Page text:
Vacationing as a Family—of Adults

Vacationing as a family of adults has many perks: it’s the perfect way to pull the family together if everyone isn’t able to make it home for traditional holidays, meals and activities aren’t restricted by kids’ needs (you can enjoy local wine together!), and you can break off in smaller groups to pursue individual interests.

If everyone in the family is open to exploring the idea of a family vacation as adults, start the planning process with clear communication, flexibility, honesty when it comes to budget, and patience.

With that in mind, here are ways to handle the five components of travel when planning an adult family vacation.


If you’re flying to the destination, the earlier you look at flights, the better chance you have of grabbing seats and prices that work for everyone. If you’re the parent, perhaps you can help pay for this large part of the travel budget or offer to gift travel miles to ensure everyone can afford to travel to the destination.

Another option might be for everyone to drive.

In either scenario, it’s best to have at least two cars to use during your vacation. Even if you could fit everyone into one SUV, it would limit your activity options if smaller groups want to split up for part of a day.


Consider booking an entire house, cabin, condo, or villa on a site like AirBnB, VRBO, or Homeaway. This gives you the option of cooking some meals, offers more community spaces to enjoy together, and will usually be cheaper than booking individual hotel rooms.

These days you can usually find a variety of rentals across budgets and locations. You can stay in the heart of the city if you want to use public transportation and enjoy big city entertainment. But you can just as easily find listings for homes on a lake or near a National Park with options for outdoor recreation.


Traveling with all adults means no one has to settle for restaurants with kid menus, early mealtimes, or the burden of cooking for multiple pallets. And if you do cook in your accommodation, you can easily rotate the planning, cooking, and clean-up responsibilities.


It’s important to talk about priorities and interests early in the planning process. Find out who’s interested in physical or outdoor adventures, cultural immersion, fine dining, shopping, and nightlife. There are many locations and activities to keep everyone aged 18 and up entertained!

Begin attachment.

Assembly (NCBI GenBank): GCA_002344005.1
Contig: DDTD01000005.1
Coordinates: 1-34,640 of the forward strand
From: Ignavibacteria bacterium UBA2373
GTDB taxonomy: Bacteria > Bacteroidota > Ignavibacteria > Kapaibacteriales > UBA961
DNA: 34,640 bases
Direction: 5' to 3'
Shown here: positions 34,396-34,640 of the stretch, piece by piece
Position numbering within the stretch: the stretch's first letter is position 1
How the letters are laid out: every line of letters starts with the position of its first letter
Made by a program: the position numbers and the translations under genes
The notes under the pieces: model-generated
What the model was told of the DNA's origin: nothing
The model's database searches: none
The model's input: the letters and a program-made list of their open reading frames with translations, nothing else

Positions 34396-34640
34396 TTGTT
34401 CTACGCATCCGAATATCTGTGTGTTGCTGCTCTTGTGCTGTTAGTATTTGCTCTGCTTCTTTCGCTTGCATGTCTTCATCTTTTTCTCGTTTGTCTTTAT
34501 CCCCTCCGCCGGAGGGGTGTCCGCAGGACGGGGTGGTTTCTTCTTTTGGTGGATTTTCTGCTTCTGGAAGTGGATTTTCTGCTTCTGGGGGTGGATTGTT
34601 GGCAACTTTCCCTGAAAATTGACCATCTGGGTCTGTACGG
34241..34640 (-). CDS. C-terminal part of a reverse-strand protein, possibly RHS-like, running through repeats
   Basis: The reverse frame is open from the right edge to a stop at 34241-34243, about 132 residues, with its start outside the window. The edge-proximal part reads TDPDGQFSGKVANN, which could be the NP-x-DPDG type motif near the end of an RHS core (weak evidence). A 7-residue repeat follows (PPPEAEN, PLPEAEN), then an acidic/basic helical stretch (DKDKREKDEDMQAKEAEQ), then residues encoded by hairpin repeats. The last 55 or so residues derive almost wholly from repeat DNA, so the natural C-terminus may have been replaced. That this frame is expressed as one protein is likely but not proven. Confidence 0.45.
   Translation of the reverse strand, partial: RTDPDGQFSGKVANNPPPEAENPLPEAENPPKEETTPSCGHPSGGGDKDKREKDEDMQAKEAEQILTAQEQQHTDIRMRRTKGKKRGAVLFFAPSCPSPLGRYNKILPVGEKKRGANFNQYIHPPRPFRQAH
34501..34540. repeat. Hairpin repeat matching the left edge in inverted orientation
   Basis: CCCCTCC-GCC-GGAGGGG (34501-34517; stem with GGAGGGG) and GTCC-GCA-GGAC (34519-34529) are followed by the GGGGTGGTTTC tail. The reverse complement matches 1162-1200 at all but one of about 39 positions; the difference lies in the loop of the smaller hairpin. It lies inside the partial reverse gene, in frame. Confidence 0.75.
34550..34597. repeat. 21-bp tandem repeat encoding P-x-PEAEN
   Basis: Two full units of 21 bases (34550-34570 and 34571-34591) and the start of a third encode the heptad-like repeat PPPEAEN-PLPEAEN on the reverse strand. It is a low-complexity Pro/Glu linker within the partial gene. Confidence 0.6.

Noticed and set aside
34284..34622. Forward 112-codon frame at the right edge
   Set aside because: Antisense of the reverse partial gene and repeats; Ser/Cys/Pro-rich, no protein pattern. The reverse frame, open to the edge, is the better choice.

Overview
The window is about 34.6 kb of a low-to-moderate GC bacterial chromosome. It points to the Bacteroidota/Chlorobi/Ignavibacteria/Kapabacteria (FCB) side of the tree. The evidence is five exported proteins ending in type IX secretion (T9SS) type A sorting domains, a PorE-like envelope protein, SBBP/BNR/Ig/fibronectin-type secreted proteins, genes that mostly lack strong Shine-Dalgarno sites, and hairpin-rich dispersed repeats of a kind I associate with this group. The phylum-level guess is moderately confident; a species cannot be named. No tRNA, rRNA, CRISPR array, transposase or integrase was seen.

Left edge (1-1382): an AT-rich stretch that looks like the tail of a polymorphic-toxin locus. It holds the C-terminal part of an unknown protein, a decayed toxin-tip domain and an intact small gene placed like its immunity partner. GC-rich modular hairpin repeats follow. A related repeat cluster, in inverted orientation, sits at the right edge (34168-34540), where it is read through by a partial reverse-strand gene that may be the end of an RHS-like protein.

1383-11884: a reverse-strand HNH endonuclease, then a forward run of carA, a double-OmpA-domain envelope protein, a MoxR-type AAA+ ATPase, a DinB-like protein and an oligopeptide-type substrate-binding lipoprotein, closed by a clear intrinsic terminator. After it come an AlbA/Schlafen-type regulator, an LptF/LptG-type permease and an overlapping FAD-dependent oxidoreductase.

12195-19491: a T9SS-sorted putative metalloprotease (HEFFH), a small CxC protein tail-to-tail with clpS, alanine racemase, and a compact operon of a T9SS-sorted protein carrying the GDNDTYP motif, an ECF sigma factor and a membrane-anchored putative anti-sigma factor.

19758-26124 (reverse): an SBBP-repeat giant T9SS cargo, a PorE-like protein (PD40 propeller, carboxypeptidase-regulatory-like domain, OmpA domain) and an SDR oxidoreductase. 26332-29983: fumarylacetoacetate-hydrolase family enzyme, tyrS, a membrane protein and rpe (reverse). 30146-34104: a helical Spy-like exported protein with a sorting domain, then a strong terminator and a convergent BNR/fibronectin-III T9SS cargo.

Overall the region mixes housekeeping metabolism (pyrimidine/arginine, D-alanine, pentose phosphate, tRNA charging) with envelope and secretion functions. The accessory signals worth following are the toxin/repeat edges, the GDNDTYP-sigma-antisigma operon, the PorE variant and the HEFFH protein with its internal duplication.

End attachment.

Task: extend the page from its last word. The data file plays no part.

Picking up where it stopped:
Ask if family members would like to be in charge of coordinating activities they’re passionate about. The family foodie might want to curate a list of top restaurant options or arrange a wine tasting; your resident photographer could research a beautiful walk or site-seeing tour. Make sure everyone feels listened to and excited about at least one activity.

That said, avoid insisting everyone do everything. Some family members may need a rest day while another group goes white water rafting. It can be a family vacation without every activity including every person. And speaking of rest days, build purposeful down time into your schedule. This will help you avoid burnout and give you the flexibility and time to pursue spontaneous inspiration.


While last on the list, the vacation budget is actually one of the first topics to tackle during the planning stage. If members of the group aren’t honest about their personal budget limits and what they want to do and see, it will lead to tension, indecisiveness, poor planning, missed opportunities, and ultimately resentment.

Are the parents covering airfare or accommodation costs? Is everyone on their own for meals, or just breakfast and lunch? What about excursions? The earlier you start this discussion, the longer everyone has to save. And it will help you avoid costs that perhaps not everyone can afford or thinks are worth it.

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